by Mylene Kerschner, Associate Director
Ever feel like this?
It’s understandable. This is the time of year when *everyone* is walking around in suits, talking about OCR sign-ups and interviews and offers. Maybe you’ve always wanted to be, say, a marine biologist. Or an architect! But *everyone else* is pursuing consulting, and they’re getting full-time offers in October – if they didn’t have one before they got back to campus! Maybe you should be a consultant, too?
I saw this post on the Humans of New York Facebook page* earlier this month and it stopped me in my tracks. What a perfect analogy! We’ve all been there. You watch one Comedians in Cars Getting Coffee and then suddenly it’s four hours later and you’re not sure why you’re watching this segment, or where your afternoon went.
But as it relates to the daunting “choosing what do I want to do with my life,” the analogy can be less amusing than an afternoon of comedy. And honestly, based on my conversations with students recently, this guy could be a Penn student. When you were growing up, did you even consider a career on Wall Street or in consulting? Or did it pop into your head when you got to Penn and saw the upperclassmen tying their ties and sliding on their heels and heading over to the On-Campus Interviewing suite in droves. On-Campus Recruiting has a huge presence on campus, and it’s an incredible opportunity for many of our students. It’s completely natural to glance over to see what it’s all about.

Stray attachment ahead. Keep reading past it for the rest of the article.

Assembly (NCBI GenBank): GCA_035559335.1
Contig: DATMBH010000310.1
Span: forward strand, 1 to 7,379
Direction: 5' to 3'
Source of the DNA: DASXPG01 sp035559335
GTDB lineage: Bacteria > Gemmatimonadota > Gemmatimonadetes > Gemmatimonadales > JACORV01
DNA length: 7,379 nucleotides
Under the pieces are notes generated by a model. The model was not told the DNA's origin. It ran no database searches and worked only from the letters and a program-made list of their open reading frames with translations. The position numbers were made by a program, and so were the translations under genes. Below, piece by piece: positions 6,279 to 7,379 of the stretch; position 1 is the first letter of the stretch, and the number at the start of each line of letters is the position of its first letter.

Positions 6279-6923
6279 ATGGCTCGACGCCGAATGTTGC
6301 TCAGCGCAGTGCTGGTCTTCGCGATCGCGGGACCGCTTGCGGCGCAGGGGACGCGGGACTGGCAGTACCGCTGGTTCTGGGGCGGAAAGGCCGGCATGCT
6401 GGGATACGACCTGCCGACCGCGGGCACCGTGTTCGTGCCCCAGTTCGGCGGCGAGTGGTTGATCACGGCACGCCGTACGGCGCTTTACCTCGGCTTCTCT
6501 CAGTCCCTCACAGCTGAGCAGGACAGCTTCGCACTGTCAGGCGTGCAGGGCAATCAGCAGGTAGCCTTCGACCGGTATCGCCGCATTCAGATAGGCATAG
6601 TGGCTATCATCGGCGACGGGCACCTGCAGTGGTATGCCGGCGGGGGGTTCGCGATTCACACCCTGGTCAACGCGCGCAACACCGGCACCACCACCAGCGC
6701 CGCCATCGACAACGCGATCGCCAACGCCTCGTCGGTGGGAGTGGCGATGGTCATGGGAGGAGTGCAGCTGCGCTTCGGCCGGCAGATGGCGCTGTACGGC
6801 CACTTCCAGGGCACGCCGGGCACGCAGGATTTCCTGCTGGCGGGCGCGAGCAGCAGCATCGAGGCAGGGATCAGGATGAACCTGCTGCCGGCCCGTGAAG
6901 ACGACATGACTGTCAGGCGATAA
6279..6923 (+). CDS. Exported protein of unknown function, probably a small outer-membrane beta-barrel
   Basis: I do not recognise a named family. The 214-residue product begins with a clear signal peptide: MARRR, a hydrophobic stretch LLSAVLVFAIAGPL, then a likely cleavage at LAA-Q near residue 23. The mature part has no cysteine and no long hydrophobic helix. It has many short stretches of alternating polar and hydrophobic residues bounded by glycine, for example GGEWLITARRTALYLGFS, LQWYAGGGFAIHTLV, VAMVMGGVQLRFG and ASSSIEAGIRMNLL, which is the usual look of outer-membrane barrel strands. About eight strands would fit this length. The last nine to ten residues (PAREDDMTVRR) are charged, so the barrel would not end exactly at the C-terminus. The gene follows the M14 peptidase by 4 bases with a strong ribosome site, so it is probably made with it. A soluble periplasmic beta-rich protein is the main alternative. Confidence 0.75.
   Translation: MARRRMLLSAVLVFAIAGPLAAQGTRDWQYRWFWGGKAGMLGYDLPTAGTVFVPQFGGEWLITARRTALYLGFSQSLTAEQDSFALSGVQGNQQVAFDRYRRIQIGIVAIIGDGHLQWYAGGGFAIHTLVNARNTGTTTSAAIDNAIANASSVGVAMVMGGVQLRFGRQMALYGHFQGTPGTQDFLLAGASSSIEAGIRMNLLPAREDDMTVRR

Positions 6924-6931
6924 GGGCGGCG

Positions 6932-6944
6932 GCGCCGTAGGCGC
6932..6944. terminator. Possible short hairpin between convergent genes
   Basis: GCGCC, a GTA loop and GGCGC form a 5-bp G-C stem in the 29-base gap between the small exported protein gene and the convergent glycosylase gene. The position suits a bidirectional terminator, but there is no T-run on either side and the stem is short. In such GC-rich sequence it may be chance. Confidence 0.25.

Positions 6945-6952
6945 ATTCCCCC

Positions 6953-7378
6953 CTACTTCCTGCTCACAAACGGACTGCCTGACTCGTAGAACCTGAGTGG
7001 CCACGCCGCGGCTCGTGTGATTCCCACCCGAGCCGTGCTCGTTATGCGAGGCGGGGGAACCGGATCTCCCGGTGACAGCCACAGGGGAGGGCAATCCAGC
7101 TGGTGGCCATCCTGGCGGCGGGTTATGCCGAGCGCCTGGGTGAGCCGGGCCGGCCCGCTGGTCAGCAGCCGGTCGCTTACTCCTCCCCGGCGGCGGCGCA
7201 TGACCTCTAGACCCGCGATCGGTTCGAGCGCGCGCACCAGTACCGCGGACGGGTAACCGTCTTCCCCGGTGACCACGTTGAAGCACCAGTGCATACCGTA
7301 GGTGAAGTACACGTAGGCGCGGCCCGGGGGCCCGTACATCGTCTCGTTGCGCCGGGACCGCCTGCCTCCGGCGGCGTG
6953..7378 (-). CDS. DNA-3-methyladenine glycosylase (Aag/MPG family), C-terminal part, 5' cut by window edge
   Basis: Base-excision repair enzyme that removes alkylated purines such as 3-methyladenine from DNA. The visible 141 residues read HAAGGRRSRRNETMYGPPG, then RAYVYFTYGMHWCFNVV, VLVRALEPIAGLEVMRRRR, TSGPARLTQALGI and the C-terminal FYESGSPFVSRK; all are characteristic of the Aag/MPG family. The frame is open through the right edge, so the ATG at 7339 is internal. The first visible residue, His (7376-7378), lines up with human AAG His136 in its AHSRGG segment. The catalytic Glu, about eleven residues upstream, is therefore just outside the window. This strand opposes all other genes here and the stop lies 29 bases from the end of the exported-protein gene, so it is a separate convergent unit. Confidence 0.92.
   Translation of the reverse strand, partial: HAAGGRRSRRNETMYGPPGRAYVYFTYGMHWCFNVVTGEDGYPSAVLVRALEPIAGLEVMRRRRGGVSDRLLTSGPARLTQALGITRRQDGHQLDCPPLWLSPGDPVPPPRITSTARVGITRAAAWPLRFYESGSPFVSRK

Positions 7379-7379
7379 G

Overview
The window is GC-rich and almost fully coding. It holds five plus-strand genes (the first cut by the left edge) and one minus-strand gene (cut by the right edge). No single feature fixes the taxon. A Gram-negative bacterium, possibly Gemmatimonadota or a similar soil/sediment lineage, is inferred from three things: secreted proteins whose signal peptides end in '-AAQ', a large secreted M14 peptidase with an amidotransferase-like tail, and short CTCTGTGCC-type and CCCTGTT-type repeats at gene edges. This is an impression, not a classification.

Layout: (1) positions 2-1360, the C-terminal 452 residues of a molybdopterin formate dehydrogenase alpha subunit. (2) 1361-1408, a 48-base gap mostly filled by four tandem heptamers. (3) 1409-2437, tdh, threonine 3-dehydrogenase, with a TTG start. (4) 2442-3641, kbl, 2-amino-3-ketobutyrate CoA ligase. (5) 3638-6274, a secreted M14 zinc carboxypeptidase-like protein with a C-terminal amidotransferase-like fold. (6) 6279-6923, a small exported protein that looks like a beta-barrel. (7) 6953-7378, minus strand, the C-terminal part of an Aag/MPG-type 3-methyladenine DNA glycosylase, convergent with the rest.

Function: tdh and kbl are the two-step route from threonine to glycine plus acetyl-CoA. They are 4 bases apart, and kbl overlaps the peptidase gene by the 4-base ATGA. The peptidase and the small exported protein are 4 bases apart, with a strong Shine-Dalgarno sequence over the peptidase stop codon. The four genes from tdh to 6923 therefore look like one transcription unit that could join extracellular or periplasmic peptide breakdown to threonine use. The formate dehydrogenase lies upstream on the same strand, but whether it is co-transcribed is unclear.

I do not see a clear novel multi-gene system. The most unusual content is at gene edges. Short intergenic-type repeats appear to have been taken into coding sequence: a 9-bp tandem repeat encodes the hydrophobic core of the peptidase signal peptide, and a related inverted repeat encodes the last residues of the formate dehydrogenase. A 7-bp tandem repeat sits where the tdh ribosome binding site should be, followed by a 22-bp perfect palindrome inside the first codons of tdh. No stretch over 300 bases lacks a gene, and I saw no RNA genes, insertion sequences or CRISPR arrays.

And I’m not saying don’t explore. By all means, do! Take an internship in a field that’s unfamiliar. Join a club that you find interesting but know very little about. Network, network, network!
Just be true to what YOU want to do. Find your calling. Be sure that while you’re glancing left and right in DRL and on Locust Walk, you’re also checking in with yourself, and considering your interests.
And if your calling is in latex sales, don’t be afraid to pursue it with abandon.
*Also, if you don’t already follow Humans of New York on Facebook, you must! Brandon photographs and interviews strangers, then shares stories and images of rare book librarians and inspirational architects, farmers who moved to Alaska to find a new start and many, many others.